Internet of Things: Fueling Unprecedented Change in Aviation

The Internet of Things fuels innovation in unprecedented ways and is prompting deeper collaboration across the industry. 

June 30, 2016

3 Min Read
The IoT is gaining traction in the aviation industry.
iStock / dell640

By Lee Ann Shay

Simply put, “Big data’s value is big,” says Andrew Kemmetmueller, Gogo’s vice president-connected aircraft, as are the possibilities of deriving that value from advanced analytics.

This is one reason General Electric is establishing collaboration centers worldwide—places where customers can realize the analytical benefits of Predix, GE’s cloud-based operating platform that can compare enormous amounts of data—without major IT installations or infrastructure changes. Jim Daily, president and chief digital officer, engineering and technology for GE Aviation, sees IoT, or the Industrial Internet, as an open landscape. “It’s exciting to see how much opportunity is out there,” he says. At the four centers—Dubai (opened in November 2015), Paris (opened June 13), Shanghai (will open July 20) and Austin, Texas (early fourth-quarter)— customers can bring specific problems, run their data through Predix and glean visual outcomes through the interactive process.

GE also is taking a mini center to the Farnborough Airshow to demonstrate the concept.

“Customers have some of the same types of problems GE had before Predix,” and now they can benefit from the cloud-based, open platform, says Daily.

With Predix, graphical representations of solutions take only days to weeks instead of months to years, says Daily. “I’ve never seen a time before where we can provide services and solutions as fast as we can—both within GE and to our customers,” he says.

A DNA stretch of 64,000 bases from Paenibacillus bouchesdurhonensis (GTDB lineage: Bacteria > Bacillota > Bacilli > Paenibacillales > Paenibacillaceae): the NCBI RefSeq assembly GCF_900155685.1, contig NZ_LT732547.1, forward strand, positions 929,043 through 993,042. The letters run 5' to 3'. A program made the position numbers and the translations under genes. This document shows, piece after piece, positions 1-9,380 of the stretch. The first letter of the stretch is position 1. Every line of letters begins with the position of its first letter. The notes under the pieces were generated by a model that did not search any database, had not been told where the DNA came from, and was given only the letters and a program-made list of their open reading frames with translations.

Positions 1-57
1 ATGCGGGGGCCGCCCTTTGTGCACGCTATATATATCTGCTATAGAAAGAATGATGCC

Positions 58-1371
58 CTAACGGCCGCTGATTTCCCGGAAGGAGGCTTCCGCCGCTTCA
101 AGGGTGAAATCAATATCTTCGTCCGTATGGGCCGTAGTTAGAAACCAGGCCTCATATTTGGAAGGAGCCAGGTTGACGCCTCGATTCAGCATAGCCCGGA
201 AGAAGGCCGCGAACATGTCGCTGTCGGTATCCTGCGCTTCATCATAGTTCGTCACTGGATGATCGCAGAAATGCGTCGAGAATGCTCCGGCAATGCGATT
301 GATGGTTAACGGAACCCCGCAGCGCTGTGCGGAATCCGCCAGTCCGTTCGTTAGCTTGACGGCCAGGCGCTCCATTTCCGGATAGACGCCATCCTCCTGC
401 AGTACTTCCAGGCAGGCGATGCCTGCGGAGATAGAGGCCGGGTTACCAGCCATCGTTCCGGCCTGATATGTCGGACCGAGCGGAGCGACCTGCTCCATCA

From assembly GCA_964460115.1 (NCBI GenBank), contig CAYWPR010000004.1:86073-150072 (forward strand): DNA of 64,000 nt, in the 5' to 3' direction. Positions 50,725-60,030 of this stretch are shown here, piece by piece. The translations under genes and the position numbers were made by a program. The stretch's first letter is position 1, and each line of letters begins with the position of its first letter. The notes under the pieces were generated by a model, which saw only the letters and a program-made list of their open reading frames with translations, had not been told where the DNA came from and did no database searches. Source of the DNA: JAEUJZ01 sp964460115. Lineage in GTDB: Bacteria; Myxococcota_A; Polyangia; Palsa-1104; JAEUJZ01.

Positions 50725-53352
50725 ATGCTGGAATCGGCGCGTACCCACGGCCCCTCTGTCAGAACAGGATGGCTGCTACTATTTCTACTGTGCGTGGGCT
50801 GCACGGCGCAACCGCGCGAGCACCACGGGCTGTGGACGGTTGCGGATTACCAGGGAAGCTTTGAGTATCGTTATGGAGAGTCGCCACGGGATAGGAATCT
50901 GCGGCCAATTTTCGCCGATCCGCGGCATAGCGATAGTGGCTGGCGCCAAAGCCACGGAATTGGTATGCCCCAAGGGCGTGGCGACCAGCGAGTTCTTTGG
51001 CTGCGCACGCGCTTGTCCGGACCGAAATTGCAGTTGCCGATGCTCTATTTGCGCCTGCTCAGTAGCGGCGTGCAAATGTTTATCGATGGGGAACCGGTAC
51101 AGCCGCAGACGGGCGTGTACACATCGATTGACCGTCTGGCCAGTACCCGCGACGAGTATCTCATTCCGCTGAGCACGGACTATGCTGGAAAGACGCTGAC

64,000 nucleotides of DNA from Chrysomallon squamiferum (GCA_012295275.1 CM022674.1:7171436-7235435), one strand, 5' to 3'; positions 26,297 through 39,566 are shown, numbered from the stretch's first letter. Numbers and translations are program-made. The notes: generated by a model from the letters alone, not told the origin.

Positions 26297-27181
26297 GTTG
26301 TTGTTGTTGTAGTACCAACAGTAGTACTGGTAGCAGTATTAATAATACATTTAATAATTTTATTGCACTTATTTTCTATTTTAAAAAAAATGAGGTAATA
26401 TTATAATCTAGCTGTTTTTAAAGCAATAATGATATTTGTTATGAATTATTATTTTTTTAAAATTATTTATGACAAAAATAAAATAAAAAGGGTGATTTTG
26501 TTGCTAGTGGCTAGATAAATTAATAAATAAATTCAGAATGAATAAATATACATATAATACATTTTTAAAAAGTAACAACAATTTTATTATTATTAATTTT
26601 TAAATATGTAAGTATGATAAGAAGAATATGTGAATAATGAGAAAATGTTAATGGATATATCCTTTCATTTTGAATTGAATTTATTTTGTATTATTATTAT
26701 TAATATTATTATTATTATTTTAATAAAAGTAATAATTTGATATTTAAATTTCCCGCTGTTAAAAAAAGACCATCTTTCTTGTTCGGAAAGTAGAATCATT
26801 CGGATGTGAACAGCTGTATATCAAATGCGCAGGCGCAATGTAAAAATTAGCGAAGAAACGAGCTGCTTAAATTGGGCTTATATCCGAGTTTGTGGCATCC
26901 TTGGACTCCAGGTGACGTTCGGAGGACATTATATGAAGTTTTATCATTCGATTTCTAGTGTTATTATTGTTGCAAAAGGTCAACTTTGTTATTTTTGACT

Lufthansa Technik also runs innovation centers that include IoT, and “we invite you to co-innovate with us,” said Helge Sachs, vice president-corporate innovation and product development, at Aviation Week Network’s MRO Baltics, Eastern Europe and Russia conference in Prague in June.

He noted that Lufthansa Technik—along with the city of Hamburg, Airbus, the German Aerospace Center, four universities and 12 other partners—established the ZAL aviation research center in Hamburg in March, focusing on six areas including IoT.  “There is lots of cooperation across the industry,” Sachs said. “It is not all about competition.” He advocates cooperation to “unleash the vast potential of digitization and IoT.”

To facilitate this type of advancement, GE Digital and Hewlett Packard Enterprise on June 8 announced a partnership to unite HPE’s storage and server infrastructure with GE’s Predix platform. With this linkage, “customers are able to access data center-level computing at every point in the Industrial IoT, delivering insight and control when and where needed,” said Mark Potter, CTO of HPE’s Enterprise Group.

“What I think will ultimately happen is the type of sensors that we’re seeing being built in the Industrial IoT are going to start being applied in many, many, many systems on the aircraft”—from coffee machines to toilet seats, says Kemmetmueller.

The opportunities seem limitless.

“There are only a few times something so significant can change in industry,” he says, and IoT is one of them. “This is a big event for the industry—you need a ticket for this!”

This article originally appeared on our sister publication InsideMRO.

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